Annmaree O'Keeffe has worked in government and international aid organisations since 1980 in a number of developing countries, including Papua New Guinea, where she headed the Australian Government's aid program, and Nepal, where she was Australia's ambassador.

She was Australia's first ambassador for HIV/AIDS. More recently, she has been working with the Inuit Circumpolar Council.

This author has contributed 1 pieces to Griffith Review. See full biography

Maria Papas is currently studying a PhD in creative writing at the University of Western Australia. Her research explores human connection (particularly in relation to childhood illness).

She has written for the West Australian newspaper, SBS, The Letters Page, Axon: Creative Explorations and others.

In 2011 her play Arbour Day won the Maj Monologues competition. You can contact her on Twitter @Maria.Papas5

This author has contributed 1 pieces to Griffith Review. See full biography

Mark Welker is a filmmaker and short fiction writer based in Melbourne.

His short fiction work has appeared in Australian publications such as Griffith REVIEW and Meanjin, and his films featured on sites including Boing Boing, Gizmodo and New York's A Continuous Lean.

This author has contributed 2 pieces to Griffith Review. See full biography

Edwina Shaw is a Brisbane writer of fiction and memoir. Her first book, Thrill Seekers (Ransom UK), was released in 2012, and was shortlisted for the 2012 NSW Premier’s UTS/Glenda Adam’s Award for New Writing. Her stories have been published in Australian and international journals, including Griffith Review and Asia Literary Review, and in Best Australian Stories 2014 (Black Inc.).

This author has contributed 5 pieces to Griffith Review. See full biography

Eliza Vitri Handayani is an author and a literary translator. Her works have appeared in leading Indonesian outlets, as well as in the Asia Literary Review and Asypotote Journal. Her novella From Now On Everything Will Be Different was published in Indonesia in 2014, and is now forthcoming in English. She is also the founder of InterSastra, an Indonesian literary translation initiative.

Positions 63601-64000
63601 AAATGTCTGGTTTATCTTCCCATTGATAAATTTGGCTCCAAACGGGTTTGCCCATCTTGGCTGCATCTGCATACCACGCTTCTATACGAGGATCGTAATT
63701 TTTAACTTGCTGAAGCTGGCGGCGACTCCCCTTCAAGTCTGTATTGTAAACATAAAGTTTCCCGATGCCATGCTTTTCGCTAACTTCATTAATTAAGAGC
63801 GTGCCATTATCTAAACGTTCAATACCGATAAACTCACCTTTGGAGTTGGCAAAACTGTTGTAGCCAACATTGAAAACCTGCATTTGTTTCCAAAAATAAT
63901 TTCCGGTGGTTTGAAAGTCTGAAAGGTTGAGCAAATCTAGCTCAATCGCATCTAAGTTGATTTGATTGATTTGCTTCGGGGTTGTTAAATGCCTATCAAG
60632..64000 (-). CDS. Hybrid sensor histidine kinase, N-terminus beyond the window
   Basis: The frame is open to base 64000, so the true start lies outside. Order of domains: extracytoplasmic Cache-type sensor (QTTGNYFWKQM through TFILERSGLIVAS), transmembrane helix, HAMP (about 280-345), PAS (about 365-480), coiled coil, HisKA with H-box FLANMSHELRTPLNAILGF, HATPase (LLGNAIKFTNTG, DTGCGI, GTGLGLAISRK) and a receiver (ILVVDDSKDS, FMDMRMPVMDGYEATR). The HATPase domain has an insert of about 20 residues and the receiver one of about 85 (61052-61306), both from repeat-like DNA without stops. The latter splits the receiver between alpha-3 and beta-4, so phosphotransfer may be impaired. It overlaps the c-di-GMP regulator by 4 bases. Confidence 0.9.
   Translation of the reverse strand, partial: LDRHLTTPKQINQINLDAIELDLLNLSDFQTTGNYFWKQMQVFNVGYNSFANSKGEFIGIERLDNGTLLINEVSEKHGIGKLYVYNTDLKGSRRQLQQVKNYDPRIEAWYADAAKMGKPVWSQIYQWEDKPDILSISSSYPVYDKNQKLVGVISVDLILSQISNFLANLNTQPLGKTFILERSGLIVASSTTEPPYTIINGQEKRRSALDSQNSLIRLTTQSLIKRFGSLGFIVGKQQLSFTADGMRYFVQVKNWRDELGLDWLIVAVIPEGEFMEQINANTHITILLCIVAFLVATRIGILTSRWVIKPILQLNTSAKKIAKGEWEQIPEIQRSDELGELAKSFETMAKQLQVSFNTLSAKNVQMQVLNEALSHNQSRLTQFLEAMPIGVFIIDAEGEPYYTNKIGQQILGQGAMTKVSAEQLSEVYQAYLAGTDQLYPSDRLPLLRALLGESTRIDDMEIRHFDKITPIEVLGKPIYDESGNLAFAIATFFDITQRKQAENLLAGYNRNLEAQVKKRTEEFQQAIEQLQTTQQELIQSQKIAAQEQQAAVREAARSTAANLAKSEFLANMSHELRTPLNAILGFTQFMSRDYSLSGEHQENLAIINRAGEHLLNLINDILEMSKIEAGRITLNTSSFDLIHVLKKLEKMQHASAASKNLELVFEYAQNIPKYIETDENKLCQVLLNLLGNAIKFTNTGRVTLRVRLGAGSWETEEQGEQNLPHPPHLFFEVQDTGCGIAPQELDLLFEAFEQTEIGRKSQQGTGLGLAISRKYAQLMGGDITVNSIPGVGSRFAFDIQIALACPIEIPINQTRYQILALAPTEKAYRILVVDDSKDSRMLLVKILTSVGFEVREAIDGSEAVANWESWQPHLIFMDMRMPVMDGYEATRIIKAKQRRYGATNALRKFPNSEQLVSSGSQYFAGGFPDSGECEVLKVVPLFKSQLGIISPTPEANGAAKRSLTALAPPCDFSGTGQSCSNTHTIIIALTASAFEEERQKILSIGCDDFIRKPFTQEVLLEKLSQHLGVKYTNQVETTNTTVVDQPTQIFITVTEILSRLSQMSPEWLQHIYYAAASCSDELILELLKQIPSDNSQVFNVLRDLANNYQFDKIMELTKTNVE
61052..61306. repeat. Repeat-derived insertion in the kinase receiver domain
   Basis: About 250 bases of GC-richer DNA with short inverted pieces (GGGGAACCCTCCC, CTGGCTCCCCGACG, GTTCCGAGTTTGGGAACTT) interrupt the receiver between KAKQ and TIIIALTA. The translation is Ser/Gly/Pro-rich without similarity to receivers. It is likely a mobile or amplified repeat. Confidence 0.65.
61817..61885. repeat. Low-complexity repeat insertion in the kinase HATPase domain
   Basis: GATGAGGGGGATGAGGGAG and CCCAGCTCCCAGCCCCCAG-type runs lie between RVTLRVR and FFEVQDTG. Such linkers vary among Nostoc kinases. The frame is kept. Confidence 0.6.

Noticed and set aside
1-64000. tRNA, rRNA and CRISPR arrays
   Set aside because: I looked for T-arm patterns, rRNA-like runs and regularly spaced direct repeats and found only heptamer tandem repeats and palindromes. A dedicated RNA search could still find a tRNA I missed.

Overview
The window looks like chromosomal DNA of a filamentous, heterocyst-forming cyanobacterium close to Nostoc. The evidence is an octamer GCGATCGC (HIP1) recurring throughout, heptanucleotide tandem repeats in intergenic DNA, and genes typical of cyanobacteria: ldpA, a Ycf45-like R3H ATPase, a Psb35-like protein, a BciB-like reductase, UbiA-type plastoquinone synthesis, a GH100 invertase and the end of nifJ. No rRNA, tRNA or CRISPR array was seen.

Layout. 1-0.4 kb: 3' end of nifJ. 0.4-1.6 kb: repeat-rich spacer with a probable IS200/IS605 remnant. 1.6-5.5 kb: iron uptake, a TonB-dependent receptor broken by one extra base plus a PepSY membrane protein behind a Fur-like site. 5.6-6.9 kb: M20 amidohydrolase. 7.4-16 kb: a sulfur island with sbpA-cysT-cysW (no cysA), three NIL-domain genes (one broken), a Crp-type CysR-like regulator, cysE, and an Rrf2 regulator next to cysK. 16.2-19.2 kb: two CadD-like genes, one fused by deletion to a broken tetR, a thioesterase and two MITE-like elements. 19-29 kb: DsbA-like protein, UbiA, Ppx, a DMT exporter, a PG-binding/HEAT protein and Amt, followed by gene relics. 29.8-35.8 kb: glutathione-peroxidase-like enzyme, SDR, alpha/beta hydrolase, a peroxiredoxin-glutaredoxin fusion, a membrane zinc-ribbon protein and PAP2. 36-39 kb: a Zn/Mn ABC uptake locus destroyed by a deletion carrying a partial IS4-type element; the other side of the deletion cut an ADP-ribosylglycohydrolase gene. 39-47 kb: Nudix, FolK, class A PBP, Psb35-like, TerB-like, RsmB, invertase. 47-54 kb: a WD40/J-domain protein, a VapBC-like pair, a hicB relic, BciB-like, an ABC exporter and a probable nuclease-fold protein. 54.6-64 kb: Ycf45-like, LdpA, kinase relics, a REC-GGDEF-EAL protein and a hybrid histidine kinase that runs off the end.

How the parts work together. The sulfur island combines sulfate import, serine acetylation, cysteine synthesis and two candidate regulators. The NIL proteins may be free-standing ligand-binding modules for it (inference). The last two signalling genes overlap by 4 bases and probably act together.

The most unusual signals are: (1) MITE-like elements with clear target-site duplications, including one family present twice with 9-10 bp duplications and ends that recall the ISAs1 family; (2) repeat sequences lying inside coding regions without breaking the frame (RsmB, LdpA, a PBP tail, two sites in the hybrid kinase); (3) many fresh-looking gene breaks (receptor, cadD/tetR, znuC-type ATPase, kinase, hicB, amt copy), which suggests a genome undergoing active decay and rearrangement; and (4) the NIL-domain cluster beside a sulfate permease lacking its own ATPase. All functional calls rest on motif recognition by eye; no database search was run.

This author has contributed 2 pieces to Griffith Review. See full biography

Catriona Menzies-Pike is the editor of the Sydney Review of Books

Her 2016 book on women and long distance running, The Long Run, is published by Affirm.

She gave birth in March, 2016.

This author has contributed 1 pieces to Griffith Review. See full biography

Michael McKernan is an historian and writer with extensive experience in teaching and research, management, the media and the practical presentation of history.

McKernan has lectured in Australian History at the University of New South Wales for several years, before becoming Deputy Director of the Australian War Memorial in Canberra, where he assisted in directing and inspiring the renewal of the Memorial and engaged in the most successful capital fundraising appeal ever yet held by an Australian public institution.

This author has contributed 2 pieces to Griffith Review. See full biography

Mark Peel teaches in the school of historical studies at Monash University.

He is the author of Good Times, Hard Times: The Past and the Future of Elizabeth (1995), A Little History of Australia (1997), and the Lowest Rung: Voices of Australian Poverty (2003), as well as chapters and articles in the areas of social justice, disadvantage, welfare, poverty, gender and class.

His most recent project examines the encounters between social workers and their clients in Melbourne, London and three American cities during the 1920s and 1930s. With the working title of Miss Cutler and the Case of the Reincarnated Horse, the book explores the different ways in which social work changed from a form of detection to a form of advocacy.

This author has contributed 1 pieces to Griffith Review. See full biography

Jennifer Mills is proud to be a feminist. She writes from the back of a shed in Alice Springs.

More of her work is available at www.jenjen.com.au

This author has contributed 1 pieces to Griffith Review. See full biography

Chris Somerville is the author of the short story collection We Are Not The Same Anymore (UQP, 2013). He currently lives in Melbourne.

This author has contributed 1 pieces to Griffith Review. See full biography

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